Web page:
NC, SC, more GA stations...and then a flood of Tennessee stations filled the log. In the midst of it, I forgot to check my computer monitors to see what was going on on 2 Meters. I had my hands full with the pileup...
Then a polite tap on my shoulder. My wife smiled and said, "Dinner's ready". AHHH!!!!
I quickly came up with a plan. I turned down the volume on the 6 Meter rig, and turned up the volume on the IC-910H. If Two Meters opened, I'd be able to hear it in the dining room.
Dinner was spectacular. The Chilean sea bass had been marinated, pan seared, and then broiled briefly in the oven to finish. Fresh spinach leaves mixed with baby ears of corn danced in a ginger sauce. Hand whipped mash potatoes, and a creamy dish of fried corn chowder rounded out the meal.
Just as the first bite of fish and spinach melted in my mouth, I hear a loud voice on 2 Meters in the next room. I sprang from the chair and bolted into the room. 2 Meters was open! The APRS map showed a huge red star burst pattern right over the Southeast. And the 144 logger showed stations working all around me.
A quick CQ was answered but the station returning my call was just too weak. The operator called me again...I could make out my own callsign, but not his---KA--something. He switched to CW, "This guy is pro thank god!". I reached for the pencil and the bottom dropped out in the middle of my own callsign. No!! Damn it!!
I began twisting the beams and listening hard on 2 Meters....after about ten minutes, my wife brought the sea bass still steaming on the plate into the shack. More static and weak calls....had I missed the opening on two or had it simply skipped around EM63?
A few minutes later my cell phone rang...my wife answered it and brought it to me immediately. "It's Jimmy Long [W4ZRZ]...he says that there's someone on 432 who wants to work you".
Jimmy had been moving folks up to 432 from 2 meters---it had been his powerful signal that I heard on the speaker, not a E-Opening. Todd, N4QWZ in EM66 [TN] was coming in great tonight on 432...did I want to try to work him with my single Yagi? Sure!
I quickly QSY'ed to 432.1, and worked Todd on the first call. I think we were both surprised at how easy it was. I listened to Jimmy work several weak stations, most of them below my noise floor. Jimmy has a terrific new array of 15 element Yagi's, eight of them in all with a power divider from his mountaintop home. He's even louder on 432 now than 2 Meters!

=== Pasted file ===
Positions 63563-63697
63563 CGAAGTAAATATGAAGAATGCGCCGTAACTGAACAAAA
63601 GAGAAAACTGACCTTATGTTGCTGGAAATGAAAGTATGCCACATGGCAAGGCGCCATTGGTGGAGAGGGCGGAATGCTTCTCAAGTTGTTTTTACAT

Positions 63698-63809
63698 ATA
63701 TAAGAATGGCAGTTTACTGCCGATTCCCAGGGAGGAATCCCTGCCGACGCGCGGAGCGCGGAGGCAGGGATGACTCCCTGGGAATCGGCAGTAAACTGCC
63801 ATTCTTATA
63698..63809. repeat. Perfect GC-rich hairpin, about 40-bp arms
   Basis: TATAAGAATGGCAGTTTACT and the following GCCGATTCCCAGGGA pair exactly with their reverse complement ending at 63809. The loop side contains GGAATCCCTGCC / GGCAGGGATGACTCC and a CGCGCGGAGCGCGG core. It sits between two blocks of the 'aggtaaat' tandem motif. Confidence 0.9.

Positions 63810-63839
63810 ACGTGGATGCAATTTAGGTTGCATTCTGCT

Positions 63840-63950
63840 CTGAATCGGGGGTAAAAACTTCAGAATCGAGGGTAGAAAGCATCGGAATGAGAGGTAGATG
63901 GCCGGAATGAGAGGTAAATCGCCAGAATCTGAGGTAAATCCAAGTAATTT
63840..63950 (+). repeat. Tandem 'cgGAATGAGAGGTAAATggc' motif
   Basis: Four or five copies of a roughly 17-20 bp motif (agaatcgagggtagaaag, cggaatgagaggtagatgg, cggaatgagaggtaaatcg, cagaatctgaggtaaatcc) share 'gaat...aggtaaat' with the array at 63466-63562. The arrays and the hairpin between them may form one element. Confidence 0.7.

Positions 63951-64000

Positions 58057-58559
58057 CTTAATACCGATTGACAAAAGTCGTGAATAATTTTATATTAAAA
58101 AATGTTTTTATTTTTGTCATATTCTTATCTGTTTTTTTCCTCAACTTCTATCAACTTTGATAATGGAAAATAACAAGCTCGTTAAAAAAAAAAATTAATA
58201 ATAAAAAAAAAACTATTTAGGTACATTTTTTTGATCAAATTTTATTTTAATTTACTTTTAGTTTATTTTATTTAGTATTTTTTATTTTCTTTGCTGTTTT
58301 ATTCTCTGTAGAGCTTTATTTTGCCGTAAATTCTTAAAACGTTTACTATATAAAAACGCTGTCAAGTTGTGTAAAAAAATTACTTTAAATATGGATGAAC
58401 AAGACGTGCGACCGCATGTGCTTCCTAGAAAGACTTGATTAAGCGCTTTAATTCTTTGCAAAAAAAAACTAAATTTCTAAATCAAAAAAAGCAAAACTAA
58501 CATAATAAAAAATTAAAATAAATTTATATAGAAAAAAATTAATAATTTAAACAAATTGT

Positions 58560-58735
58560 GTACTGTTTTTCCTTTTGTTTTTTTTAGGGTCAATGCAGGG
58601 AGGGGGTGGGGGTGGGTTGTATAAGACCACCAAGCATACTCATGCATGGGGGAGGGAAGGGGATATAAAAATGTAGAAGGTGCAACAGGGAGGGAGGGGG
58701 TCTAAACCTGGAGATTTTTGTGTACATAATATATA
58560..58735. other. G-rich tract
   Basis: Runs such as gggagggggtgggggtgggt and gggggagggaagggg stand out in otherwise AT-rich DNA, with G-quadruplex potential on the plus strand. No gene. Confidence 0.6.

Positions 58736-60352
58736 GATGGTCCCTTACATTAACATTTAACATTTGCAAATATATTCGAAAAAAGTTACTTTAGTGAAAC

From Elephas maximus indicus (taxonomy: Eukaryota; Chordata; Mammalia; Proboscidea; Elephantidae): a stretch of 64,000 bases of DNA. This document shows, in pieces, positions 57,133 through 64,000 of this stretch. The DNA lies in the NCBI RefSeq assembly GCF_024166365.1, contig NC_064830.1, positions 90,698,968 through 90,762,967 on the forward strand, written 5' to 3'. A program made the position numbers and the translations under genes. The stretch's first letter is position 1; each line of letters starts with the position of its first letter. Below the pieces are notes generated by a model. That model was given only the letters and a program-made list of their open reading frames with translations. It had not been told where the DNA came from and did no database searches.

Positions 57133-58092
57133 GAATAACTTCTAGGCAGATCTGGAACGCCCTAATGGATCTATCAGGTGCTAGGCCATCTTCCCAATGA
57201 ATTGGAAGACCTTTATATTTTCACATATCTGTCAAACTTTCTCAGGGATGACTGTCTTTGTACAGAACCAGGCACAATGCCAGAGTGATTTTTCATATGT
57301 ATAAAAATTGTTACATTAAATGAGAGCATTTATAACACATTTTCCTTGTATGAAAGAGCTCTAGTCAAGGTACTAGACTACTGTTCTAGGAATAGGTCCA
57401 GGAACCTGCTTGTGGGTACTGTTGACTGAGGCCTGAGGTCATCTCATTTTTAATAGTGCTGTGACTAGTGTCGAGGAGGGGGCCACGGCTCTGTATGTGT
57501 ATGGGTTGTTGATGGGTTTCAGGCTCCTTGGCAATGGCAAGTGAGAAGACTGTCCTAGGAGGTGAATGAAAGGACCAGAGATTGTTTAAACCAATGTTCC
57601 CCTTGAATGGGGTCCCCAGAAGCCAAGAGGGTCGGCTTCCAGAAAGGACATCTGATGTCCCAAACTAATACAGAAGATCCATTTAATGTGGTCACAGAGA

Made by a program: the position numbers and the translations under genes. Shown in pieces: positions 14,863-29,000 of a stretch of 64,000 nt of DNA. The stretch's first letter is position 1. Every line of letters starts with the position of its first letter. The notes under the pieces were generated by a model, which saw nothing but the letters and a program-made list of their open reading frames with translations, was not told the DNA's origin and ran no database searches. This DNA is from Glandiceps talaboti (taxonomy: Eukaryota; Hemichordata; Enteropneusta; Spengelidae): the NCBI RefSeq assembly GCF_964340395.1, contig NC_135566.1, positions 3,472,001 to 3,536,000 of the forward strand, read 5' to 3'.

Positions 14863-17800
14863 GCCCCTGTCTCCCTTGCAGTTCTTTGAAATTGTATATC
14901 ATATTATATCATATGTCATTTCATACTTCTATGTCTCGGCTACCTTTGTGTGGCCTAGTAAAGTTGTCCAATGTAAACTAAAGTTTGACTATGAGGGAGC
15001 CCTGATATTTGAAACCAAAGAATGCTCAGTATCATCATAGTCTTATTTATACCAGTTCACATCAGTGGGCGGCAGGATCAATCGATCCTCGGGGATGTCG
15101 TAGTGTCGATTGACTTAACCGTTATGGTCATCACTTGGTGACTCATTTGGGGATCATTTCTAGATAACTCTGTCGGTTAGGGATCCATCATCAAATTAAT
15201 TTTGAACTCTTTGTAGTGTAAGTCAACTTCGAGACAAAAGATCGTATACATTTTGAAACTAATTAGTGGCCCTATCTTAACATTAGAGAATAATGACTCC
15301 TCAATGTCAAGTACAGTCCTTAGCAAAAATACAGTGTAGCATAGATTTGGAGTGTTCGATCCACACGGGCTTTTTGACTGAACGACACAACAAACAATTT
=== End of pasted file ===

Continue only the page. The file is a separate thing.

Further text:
Six and two died down after that...with little more heard until I switched them off and returned to our company.
My wife smiled and made small talk the rest of the evening...never once complaining. A bit later after I'd finished my evening exercise, I went to ask her about our dogs, and while she responded kindly...I got THAT look. You know the one.
In a flash, I realized exactly what I had done. AHHH!!! How could I be so stupid? She made this incredible dinner and I had deserted her and our guests and then never even apologized for it.
Even though it was nearly 1AM by then, I made a point to talk with her for almost another hour. Apologizing over and over for my mistake.
This morning the alarm went off at 6AM, and I got up to head towards the shack. My plan was to try to work some new grids on 2M via WSJT. As I approached the radios...I remembered that discretion is often the better part of valor...and decided not to switch the radios on at all.
Instead, I showered, then gathered up some laundry, stacked a few dishes in the dishwasher, and prepared our dogs for their vet appointment (which I volunteered to take them to). I even made sure that some fresh coffee was brewing in that new Bunn.
When I left, I apologized once more, and Abby smiled and said, "I understand...when the band is open, it's open. You have to work them when you can".
Isn't she great? But just to play it safe, if today brings the band opening of the century, you may not hear the N1LF callsign there. I've got some making up to do. And hey, let's face it. They'll always be another band opening, but there's just one Abby.
73 DE N1LF